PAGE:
We All Start with Green Coffee and Tea Leaves
In the saying “you can’t make a silk purse out of a sow’s ear.” This principle applies to pod-brewed coffees and teas even more than to the other versions of the same products we currently deliver. High density, high grade Arabica beans grown at higher altitudes reap significant taste benefits in pod-brewed coffees. Similarly, hand picked tea leaves, properly processed and screened, will distinguish themselves in pod-brewed tea. These choices, while increasing our coffee and tea pod costs by only fractions of a cent, can reap large dividends in meeting user expectations that single cup pod-brewed beverages will have a better taste.

In the end, it is by paying careful attention to the way we develop and deliver single cup pod-brewed beverages that we will be able to meet the often-voiced expectation of prospective consumers that “these coffees and teas should deliver an ideal cup.” Together, we can grow our industry while we achieve the hope of one early user, who said, “this can be a simple way to make my day better.”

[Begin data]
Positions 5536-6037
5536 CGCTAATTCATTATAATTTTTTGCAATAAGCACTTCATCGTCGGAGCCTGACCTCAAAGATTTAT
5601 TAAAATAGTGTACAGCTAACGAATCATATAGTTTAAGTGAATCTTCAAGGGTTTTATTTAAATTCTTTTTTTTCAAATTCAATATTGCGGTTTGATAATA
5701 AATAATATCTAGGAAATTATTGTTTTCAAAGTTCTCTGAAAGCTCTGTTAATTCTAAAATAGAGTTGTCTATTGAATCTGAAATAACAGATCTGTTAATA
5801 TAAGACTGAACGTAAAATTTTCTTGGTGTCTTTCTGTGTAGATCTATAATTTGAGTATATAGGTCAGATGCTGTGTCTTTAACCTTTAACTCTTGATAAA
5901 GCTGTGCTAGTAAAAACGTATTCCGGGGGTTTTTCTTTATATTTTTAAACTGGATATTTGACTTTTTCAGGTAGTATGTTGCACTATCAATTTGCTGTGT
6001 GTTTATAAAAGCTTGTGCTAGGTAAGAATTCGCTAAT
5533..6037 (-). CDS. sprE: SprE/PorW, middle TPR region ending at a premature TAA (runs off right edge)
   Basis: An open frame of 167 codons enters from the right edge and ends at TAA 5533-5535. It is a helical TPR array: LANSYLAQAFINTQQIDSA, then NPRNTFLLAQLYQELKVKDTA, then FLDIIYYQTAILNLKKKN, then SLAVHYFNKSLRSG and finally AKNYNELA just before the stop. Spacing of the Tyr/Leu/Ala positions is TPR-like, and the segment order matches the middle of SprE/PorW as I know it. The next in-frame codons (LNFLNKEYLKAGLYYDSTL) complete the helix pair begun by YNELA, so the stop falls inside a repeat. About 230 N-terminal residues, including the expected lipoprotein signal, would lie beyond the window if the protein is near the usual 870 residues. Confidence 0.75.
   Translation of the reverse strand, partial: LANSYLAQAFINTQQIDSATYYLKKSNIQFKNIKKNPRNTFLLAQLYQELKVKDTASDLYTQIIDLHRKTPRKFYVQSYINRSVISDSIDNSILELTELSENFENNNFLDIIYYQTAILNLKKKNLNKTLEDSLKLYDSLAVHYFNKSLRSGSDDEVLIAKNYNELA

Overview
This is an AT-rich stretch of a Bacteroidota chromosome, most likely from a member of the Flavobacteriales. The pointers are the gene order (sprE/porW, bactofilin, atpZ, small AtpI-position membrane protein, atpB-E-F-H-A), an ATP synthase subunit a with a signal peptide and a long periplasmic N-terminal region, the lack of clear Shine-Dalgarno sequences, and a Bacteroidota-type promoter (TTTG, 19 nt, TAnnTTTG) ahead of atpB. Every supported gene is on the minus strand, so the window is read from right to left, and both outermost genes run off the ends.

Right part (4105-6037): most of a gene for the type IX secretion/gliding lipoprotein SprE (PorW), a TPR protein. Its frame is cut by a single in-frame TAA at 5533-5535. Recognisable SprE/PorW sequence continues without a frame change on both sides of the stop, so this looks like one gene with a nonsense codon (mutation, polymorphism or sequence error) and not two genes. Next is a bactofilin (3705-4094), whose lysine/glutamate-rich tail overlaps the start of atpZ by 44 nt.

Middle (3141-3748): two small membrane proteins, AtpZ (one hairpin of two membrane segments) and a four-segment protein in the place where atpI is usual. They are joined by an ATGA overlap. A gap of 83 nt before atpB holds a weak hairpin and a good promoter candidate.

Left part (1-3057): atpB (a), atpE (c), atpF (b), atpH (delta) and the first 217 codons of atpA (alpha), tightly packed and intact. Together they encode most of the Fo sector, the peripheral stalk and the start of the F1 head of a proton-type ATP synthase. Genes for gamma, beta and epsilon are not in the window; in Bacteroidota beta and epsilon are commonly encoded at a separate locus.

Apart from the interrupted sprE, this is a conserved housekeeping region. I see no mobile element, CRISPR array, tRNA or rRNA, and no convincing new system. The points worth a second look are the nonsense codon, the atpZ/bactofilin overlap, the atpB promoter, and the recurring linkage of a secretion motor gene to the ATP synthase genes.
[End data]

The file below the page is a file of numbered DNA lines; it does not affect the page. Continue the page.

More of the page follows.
Wes Dehn is in charge of corporate development at Java Trading, Renton, WA. Tel: (1)(425) 917-2952, E-mail: wesd@javatradingco.com.


Tea & Coffee - January/February, 2005